Millions of City Livers to Die of Air Pollution by the Year 2050

Urban air pollution will have become the main “natural” cause of death by 2050, overtaking substandard water and poor sanitary conditions.

According to the report of the Organization for Economic Cooperation and Development (OECD), it is expected that about 70% of the world’s population will live in cities by 2050, exacerbating the problems associated with air pollution, excessive amount of vehicles and waste management. The experts from the organization add that most likely there will be more devastating climate change due to the expected increase in greenhouse gas emissions by 50%, mainly due to the 70% increase in CO2 emissions from energy production. Supposedly around 3.6 million people will die by 2050 because of unfavorable environmental factors. For instance, polluted air of the cities will cause an increasing number of deaths from respiratory diseases.

The OECD report “Prospects for the environment up to 2050: consequences of inaction” also names other adverse environmental factors that humanity will face in coming decades, affecting people’s health and life. Thus, the global demand for water will increase by 55%, and nearly 40% of the population, or 2.3 billion people more than at present, will experience a shortage of water. According to the experts, the north and south of Africa and Southern and Central Asia will especially suffer from lack of water.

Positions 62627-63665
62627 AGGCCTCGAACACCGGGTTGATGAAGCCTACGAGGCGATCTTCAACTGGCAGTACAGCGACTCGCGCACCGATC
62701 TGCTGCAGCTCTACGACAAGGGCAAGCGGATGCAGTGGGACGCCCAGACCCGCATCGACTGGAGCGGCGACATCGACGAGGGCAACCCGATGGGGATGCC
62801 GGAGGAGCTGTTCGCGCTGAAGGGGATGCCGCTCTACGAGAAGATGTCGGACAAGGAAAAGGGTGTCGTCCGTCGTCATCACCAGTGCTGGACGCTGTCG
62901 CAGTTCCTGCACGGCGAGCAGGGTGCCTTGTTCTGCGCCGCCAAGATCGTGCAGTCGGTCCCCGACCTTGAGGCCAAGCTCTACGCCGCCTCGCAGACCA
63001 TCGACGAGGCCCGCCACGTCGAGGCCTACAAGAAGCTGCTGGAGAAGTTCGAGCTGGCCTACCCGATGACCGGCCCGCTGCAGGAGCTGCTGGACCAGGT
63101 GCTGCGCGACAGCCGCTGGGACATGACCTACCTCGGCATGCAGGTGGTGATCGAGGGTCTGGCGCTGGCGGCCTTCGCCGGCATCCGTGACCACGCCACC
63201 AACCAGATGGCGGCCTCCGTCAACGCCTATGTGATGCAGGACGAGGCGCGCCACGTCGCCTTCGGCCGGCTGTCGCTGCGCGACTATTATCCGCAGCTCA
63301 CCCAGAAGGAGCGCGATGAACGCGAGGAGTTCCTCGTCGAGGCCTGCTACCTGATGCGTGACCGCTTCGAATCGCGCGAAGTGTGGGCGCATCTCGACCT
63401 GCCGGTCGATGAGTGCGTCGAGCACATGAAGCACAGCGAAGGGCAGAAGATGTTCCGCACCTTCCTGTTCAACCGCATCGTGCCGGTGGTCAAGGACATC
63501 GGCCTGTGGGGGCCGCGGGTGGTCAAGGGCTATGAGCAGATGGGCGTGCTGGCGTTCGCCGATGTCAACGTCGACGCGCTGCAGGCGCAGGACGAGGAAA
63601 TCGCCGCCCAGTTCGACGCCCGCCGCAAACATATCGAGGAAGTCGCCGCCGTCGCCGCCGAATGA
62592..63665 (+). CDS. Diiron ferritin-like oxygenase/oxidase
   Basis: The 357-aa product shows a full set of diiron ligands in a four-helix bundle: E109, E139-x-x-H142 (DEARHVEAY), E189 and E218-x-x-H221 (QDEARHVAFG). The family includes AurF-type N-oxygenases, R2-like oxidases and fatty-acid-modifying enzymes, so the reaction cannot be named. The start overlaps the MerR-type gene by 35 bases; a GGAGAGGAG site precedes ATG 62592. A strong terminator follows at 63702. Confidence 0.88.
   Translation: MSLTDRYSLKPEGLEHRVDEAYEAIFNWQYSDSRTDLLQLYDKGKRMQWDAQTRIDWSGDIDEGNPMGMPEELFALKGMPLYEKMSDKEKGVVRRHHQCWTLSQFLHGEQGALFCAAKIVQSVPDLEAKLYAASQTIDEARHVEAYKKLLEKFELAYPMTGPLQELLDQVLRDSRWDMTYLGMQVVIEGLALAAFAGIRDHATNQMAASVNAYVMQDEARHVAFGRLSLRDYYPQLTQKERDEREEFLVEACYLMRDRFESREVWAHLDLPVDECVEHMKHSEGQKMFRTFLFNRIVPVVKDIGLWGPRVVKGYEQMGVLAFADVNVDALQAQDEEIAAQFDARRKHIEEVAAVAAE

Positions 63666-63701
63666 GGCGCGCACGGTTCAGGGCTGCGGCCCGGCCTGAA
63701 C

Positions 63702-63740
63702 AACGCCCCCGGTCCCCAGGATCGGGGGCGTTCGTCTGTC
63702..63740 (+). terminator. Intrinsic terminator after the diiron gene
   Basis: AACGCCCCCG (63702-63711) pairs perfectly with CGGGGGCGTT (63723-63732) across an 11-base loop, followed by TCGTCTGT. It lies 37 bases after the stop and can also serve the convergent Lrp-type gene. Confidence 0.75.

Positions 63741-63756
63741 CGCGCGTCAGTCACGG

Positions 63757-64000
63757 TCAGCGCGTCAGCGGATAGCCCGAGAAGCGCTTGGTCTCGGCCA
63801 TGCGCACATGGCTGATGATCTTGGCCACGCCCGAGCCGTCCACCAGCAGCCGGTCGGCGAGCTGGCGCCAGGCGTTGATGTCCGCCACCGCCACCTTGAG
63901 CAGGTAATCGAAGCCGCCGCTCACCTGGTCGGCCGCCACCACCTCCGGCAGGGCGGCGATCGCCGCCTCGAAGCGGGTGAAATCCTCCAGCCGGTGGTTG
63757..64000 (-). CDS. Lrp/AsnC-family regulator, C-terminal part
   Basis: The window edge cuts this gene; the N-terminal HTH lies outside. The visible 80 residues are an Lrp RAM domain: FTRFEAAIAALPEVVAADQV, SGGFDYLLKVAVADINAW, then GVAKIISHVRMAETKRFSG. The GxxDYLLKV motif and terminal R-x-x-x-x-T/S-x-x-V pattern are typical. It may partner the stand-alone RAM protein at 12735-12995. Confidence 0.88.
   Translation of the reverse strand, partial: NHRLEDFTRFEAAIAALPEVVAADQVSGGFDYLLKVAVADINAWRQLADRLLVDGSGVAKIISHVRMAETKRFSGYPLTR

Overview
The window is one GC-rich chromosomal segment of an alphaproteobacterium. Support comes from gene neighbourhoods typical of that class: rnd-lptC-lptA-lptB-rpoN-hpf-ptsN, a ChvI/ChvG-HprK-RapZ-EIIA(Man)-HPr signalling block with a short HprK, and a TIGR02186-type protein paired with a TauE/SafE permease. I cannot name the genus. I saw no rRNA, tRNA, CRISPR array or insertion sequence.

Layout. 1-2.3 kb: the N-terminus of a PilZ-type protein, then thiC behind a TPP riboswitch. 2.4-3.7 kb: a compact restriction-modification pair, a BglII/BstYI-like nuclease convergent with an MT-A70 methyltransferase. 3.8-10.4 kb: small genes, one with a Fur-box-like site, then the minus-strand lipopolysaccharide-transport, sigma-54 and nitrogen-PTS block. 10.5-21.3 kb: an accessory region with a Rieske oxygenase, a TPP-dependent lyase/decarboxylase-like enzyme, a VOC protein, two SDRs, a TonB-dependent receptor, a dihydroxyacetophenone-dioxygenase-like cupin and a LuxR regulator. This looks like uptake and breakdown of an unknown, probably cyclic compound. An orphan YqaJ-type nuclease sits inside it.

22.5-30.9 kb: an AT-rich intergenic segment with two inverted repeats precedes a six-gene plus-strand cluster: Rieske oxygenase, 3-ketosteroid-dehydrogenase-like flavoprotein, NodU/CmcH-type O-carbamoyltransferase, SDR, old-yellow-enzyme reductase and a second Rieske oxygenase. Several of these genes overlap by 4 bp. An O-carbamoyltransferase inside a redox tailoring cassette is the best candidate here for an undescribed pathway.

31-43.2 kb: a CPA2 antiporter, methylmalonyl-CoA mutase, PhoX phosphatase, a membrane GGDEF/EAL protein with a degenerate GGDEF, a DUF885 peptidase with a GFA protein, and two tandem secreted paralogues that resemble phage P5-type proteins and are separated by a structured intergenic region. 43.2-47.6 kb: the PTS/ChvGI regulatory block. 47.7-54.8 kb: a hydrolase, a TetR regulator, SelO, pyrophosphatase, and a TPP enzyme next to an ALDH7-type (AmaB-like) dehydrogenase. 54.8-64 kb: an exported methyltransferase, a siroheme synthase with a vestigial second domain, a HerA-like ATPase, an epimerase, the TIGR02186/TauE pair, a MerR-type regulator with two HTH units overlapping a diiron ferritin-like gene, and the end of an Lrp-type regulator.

By 2050, the demand for electricity will increase by 80%. At the same time, 85% of all energy will be obtained from fossil fuels, which will lead to an increase in the greenhouse gas emissions and deteriorate air quality. It is expected that the main consumers of energy will be the emerging economies of Brazil, Russia, India, Indonesia, China, and South Africa.

The OECD Secretary General Angel Gurria claims that we have already witnessed the collapse of fisheries due to overfishing and are faced with serious shortage of water, which is the reason for the risk to agricultural development. Such substantial changes in the environment can not be separated from each other. They must be managed in the context of global efforts to ensure the availability of food and electricity, as well as poverty reduction.

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